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Thursday, July 8, 2021
International Human Rights Clinic students work through United Nations systems to fight systemic racism
By Carren Jao
The International Human Rights Clinic at the USC Gould School of Law joined an effort in fall 2020 by about 600 civil society groups to ask the United Nations to condemn the killing of George Floyd and investigate systemic racism in the United States.
The clinic students' recommendations were recently cited by U.N. High Commissioner for Human Rights Michele Bachelet in her report to the U.N. Human Rights Council in Geneva, Switzerland.
2Ls Laura Penaranda and Ava Habibian are pursuing racial justice in the U.S., something new in the clinic’s 10 years working to seek justice under international law for global human rights concerns. The students drafted research memoranda, filing communiqués and working with groups such as the American Civil Liberties Union, Access Now and the law firm Foley Hoag LLP.
"When you think of international human rights, you usually think of what's going on in other countries," says Penaranda, who says her work with Habibian helped clarify how international standards and domestic matters intertwine. The two are working through various U.N. processes in an effort to put pressure on the United States as it reckons with its racist systems.
"The U.N. system is not perfect, but it is a tool. There are many different strategies to think about in using it. It takes persistence, vigilance and creative thinking," says Professor Hannah Garry, IHRC’s founding director.
Habibian and Penaranda's final submission included 41 recommendations for addressing systemic racism in U.S. law enforcement. The recommendations were cited 12 times in the High Commissioner's report, which is the basis for a draft resolution now under debate by U.N. Member States.
The students' work began after the U.N. Human Rights Council issued a resolution condemning racism against individuals of African descent globally that many think didn't go far enough. Civil society groups came together as the U.S. Human Rights Network, and the ACLU, invited the IHRC to join the effort as the U.S. was assessed through the U.N.’s Universal Periodic Review (UPR) process, an accountability effort for U.N. Member States to explain their human rights record every five years and report on their progress before the Human Rights Council and other U.N. Member States.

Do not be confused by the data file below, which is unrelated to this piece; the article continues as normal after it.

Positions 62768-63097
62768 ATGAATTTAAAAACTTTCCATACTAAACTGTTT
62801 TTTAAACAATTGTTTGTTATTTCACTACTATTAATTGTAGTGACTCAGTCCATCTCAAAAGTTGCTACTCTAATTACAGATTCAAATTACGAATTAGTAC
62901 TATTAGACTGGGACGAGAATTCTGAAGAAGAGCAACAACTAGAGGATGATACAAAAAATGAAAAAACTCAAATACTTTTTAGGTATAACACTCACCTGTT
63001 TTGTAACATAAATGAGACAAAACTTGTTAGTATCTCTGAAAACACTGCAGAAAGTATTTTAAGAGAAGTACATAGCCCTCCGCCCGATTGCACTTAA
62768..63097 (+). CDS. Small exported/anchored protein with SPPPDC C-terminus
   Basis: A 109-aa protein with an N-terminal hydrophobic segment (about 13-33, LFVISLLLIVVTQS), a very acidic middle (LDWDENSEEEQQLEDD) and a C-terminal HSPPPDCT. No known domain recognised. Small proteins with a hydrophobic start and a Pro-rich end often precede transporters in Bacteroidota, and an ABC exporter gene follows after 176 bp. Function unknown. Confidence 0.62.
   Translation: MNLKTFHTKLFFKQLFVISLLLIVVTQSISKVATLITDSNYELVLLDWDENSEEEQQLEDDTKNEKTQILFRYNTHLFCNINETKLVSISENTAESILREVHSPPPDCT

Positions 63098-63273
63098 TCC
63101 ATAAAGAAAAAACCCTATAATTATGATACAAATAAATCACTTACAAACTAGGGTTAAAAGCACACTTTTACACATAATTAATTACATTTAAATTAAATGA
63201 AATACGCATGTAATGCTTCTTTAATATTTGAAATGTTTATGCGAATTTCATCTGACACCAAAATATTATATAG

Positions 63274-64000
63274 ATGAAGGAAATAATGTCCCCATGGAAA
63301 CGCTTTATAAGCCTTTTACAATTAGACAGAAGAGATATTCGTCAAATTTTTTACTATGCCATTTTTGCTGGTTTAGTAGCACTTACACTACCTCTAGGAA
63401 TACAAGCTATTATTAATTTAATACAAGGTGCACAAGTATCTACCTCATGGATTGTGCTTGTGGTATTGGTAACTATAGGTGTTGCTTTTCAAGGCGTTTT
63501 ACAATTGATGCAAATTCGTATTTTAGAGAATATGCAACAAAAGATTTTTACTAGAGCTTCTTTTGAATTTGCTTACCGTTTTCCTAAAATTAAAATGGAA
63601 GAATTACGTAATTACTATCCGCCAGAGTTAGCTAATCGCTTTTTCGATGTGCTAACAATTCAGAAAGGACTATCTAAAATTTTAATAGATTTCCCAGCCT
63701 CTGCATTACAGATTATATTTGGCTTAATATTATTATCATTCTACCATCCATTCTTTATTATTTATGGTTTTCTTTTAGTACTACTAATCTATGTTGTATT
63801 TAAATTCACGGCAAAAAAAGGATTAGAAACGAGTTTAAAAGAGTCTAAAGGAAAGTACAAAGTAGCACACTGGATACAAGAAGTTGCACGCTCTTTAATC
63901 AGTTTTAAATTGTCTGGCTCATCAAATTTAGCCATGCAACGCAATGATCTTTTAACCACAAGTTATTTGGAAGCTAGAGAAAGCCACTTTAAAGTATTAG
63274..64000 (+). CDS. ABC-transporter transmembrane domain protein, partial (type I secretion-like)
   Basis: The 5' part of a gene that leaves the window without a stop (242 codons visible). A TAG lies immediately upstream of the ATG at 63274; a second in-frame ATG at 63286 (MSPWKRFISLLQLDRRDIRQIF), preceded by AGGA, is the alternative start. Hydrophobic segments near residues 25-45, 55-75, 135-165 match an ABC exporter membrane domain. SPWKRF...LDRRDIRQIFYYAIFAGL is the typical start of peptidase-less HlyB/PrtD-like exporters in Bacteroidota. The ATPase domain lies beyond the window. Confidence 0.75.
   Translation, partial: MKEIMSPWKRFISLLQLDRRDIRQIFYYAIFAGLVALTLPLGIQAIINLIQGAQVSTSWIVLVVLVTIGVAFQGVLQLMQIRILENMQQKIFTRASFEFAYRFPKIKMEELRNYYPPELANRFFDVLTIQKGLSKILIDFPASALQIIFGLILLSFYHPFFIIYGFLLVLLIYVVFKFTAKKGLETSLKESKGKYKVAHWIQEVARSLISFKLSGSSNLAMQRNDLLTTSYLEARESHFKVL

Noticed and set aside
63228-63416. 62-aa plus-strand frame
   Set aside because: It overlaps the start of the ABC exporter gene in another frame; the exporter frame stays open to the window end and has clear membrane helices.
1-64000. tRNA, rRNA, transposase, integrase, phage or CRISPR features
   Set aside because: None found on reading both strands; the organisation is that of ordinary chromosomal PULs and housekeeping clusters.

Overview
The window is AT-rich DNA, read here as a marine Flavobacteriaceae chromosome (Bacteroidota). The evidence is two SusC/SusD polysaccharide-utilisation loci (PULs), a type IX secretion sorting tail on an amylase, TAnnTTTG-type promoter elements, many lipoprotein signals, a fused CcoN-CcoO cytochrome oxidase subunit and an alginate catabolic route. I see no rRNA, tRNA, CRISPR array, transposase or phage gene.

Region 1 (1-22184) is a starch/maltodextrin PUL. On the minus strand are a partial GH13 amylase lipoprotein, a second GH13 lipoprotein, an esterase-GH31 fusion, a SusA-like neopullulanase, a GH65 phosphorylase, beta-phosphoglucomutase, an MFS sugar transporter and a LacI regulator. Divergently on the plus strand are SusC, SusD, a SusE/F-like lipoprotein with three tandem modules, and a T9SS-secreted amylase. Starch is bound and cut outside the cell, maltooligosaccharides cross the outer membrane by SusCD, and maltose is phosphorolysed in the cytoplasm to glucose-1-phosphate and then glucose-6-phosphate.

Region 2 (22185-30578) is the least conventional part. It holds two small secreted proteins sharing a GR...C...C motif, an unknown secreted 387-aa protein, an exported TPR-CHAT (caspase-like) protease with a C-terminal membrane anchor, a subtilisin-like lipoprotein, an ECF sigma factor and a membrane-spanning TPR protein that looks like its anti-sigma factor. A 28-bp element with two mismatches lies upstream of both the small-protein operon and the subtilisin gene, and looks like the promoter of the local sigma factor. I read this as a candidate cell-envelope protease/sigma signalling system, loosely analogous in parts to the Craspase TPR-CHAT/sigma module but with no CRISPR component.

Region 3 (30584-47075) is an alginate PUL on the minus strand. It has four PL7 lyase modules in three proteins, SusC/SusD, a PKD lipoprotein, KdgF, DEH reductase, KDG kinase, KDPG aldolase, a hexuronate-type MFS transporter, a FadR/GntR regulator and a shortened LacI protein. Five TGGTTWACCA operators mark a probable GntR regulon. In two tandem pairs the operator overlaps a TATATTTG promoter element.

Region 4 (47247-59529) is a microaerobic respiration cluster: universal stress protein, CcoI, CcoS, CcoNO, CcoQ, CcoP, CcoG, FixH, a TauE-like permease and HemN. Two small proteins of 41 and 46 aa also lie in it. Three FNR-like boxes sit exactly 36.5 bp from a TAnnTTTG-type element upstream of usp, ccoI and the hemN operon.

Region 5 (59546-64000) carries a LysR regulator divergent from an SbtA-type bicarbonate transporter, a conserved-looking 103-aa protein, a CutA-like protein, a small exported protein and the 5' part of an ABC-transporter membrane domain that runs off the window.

Since August, Penaranda and Habibian worked with the network on a letter to the Biden administration, urging the administration to participate meaningfully in the U.S.’s third UPR cycle in November and renew its commitment to human rights and adopt more than 300 recommendations by UN Member States.
Penarada and Habibian also worked on an urgent appeal to the U.N. Special Rapporteur Clement Nyaletossi Voule asking him to investigate police brutality against peaceful demonstrators protesting racial injustice. Some of their recommendations were included in a joint statement by U.N. experts in 2021 calling for the U.S. government to act.
Additionally, the students submitted information to U.N. High Commissioner for Human Rights Michelle Bachelet Jeria detailing the disproportionate use of force by law enforcement against peaceful protestors, the militarization of law enforcement in the U.S. and the marked difference in U.S. law enforcement response to anti-racism protests versus the response to the Jan. 6 Capitol insurrection.
Penaranda and Habibian's work led to an intensive open dialogue between Bachelet and U.S. civil society groups during an in-person consultation held in February. The session included powerful statements from Black Lives Matter groups as well as testimony from victims and their families. Garry presented an expert statement on systemic racism in U.S. law enforcement; the students assisted with drafting her remarks.
For Penaranda and Habibian, the experience is invaluable. "I'm a lot more comfortable being able to take on cases tackling systemic and structural racism," says Habibian.
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